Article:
The Problem With the Word "Yes"

The "Urban Monk" explains why you shouldn't feel the need to agree to everything.

tending to garden

There’s been a lot of talk about how people are supposed to “say yes to life” and how that’s a winning operating system for a fruitful and meaningful life. The part that’s omitted from this statement could be summed up as “and say NO to all the bullshit.”

Sure, we should say yes to the good things that make life full and rich, but we need to make space for them. We also need to temper these yeses in time. At this buffet of life, we don’t need to eat everything in sight in one sitting. Over time, you can feast on what you’d like in between lots of activity and movement, but you need time to digest and assimilate. 

Saying yes to something right now more often than not means saying no to something you’ve already agreed to. 

Saying yes more often than not means saying no to something you’ve already agreed to. 

For example, your friends call you up and say, “Let’s go for a drink.” You impulsively say, “Yes. Okay, great; let’s do this!” 

You had plans to go to the gym, eat a healthy dinner and get home to your family. You need to help your son with a project, and it’s due next week. But now you’ve taken down a few drinks, eaten chicken wings and chips, drunk a few more drinks, skipped the workout and gotten home after the kid went to bed.

That one yes killed three previous yeses. Namely: 

  • Yes to a healthy fitness routine that would boost your energy, clear your head and make you feel happy in life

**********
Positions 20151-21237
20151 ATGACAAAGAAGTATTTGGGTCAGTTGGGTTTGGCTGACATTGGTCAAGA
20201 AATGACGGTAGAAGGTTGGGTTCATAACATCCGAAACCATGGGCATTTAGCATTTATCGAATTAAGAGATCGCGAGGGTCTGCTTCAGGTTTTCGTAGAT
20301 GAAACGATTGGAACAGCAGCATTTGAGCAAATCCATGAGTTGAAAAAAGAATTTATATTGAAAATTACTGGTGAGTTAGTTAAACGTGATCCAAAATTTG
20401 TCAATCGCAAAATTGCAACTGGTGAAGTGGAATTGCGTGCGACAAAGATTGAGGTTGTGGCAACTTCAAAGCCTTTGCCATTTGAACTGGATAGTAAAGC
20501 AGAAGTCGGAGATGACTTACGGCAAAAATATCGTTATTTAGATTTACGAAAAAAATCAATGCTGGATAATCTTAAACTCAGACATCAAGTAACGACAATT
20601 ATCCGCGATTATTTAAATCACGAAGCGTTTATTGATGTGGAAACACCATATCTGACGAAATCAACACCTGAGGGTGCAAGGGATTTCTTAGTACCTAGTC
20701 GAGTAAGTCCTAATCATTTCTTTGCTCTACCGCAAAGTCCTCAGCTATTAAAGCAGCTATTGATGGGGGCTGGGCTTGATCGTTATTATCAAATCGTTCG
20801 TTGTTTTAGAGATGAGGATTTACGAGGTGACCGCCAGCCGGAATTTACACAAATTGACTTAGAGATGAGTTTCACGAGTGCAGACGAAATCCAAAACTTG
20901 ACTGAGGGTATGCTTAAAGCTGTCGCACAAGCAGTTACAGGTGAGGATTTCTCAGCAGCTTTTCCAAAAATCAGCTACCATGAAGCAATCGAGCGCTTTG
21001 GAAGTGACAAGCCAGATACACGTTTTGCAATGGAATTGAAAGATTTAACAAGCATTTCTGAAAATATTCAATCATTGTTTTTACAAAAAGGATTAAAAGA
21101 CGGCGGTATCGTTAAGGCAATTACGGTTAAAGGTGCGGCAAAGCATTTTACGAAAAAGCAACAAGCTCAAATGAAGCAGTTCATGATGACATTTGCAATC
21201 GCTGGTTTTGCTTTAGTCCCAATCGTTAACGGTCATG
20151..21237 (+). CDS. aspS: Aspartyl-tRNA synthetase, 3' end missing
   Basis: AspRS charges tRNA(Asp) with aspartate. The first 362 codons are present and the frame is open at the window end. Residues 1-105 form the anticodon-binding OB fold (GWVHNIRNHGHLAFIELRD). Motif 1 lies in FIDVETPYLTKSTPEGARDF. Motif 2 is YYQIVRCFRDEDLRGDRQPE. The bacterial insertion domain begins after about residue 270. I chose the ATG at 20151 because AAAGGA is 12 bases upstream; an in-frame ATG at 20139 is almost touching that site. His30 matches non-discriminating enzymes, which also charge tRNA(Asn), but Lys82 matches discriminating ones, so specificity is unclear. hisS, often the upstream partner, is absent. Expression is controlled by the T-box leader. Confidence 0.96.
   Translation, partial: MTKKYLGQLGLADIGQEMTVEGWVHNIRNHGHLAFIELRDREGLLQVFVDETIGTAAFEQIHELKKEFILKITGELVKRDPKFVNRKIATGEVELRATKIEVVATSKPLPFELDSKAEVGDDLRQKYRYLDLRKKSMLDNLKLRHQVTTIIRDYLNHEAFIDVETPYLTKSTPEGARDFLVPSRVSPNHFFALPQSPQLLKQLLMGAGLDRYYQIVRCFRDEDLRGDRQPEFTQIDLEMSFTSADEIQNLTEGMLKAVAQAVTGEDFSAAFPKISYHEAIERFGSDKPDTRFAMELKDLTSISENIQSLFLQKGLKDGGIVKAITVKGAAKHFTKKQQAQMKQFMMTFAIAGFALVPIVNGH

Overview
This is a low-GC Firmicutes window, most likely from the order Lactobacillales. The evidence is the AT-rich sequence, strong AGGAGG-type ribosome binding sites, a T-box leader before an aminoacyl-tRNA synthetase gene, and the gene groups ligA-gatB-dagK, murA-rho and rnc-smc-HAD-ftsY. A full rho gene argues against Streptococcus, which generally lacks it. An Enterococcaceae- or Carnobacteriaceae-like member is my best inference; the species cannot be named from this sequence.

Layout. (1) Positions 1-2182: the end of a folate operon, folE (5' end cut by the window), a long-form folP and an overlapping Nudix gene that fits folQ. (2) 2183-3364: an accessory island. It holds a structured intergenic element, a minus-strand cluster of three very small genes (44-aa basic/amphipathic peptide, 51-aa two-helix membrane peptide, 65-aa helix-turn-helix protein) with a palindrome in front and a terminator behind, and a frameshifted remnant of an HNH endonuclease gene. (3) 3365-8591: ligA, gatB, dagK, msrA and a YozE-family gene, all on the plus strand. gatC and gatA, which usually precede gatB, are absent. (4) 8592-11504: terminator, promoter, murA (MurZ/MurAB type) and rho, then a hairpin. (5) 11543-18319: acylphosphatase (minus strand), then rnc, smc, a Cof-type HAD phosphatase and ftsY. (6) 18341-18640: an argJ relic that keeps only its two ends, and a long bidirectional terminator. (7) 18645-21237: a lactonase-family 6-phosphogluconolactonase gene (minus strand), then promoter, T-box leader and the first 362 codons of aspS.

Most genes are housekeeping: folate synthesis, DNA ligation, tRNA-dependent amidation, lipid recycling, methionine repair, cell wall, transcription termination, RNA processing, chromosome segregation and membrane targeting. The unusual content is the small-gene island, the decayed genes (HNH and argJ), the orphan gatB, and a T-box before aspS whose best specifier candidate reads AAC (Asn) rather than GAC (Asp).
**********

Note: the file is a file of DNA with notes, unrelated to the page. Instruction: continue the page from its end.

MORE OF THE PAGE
• Yes to a healthy dinner that would nourish a robust microbiome, reduce inflammation, feed your cells, hydrate your body and energize your life
  • Yes to your family that needs you to be a great partner, parent, role model, friend and positive example of someone who makes the right choices 

Is that one impulsive yes worth backing out of the three yeses you had already committed to? Seldom is that answer “Yes.”

When we fail to hold the line for something we’ve already agreed to, we turn the previous yeses into nos with this one new yes. It’s like keeping the castle doors open and letting the marauding invaders come and go as they please, hurting our families and robbing us of our health. 

Every time we say yes to something, we need to understand that there’s an opportunity cost and that there needs to be time and space created in our lives for each thing we say yes to. 

The real question is this: What do I have to give up to take this new thing on?

That’s where the Life Garden comes in. When we consciously map out our priorities and commitments, we can use the Life Garden as the screen, or the filter, that allows — or, more importantly, disallows — new “invasive species” to come in and drink from our Water.

It becomes a task of active discernment. Is this friend or foe? Does this add to the Garden, or is it an invasive weed? 

Where does this fit into my life’s plan? Where will it live in the Life Garden, and where will it draw its Water from?

At what cost?

For every new thing that comes in, we allocate Water (in the form of time, energy and/or money) for it, whether consciously or unconsciously.

The real question is this: In my current state of limited resources and flickering Vitality, what do I have to give up to take this new thing on?

Is getting drinks with my friends tonight worth skimping on my health and my family? Is it the right use or investment of my life’s Water? 

The problem is, it’s very difficult to make this call at the moment of impulsive reactivity. We are irrational and impulsive beings who are not using our brains and are letting decisions be made for us in life. That seldom works to our benefit. Saying no is a survival skill most of us lack. Is it any wonder we feel spent and unfulfilled?

Adapted with permission from FOCUS: Bringing Time, Energy, and Money into Flow by Pedram Shojai, O.M.D (Hay House Inc; on-sale November 10, 2020). Pedram, a Doctor of Oriental Medicine, is the New York Times bestselling author of The Urban Monk and The Art of Stopping Time and founder of Well.org

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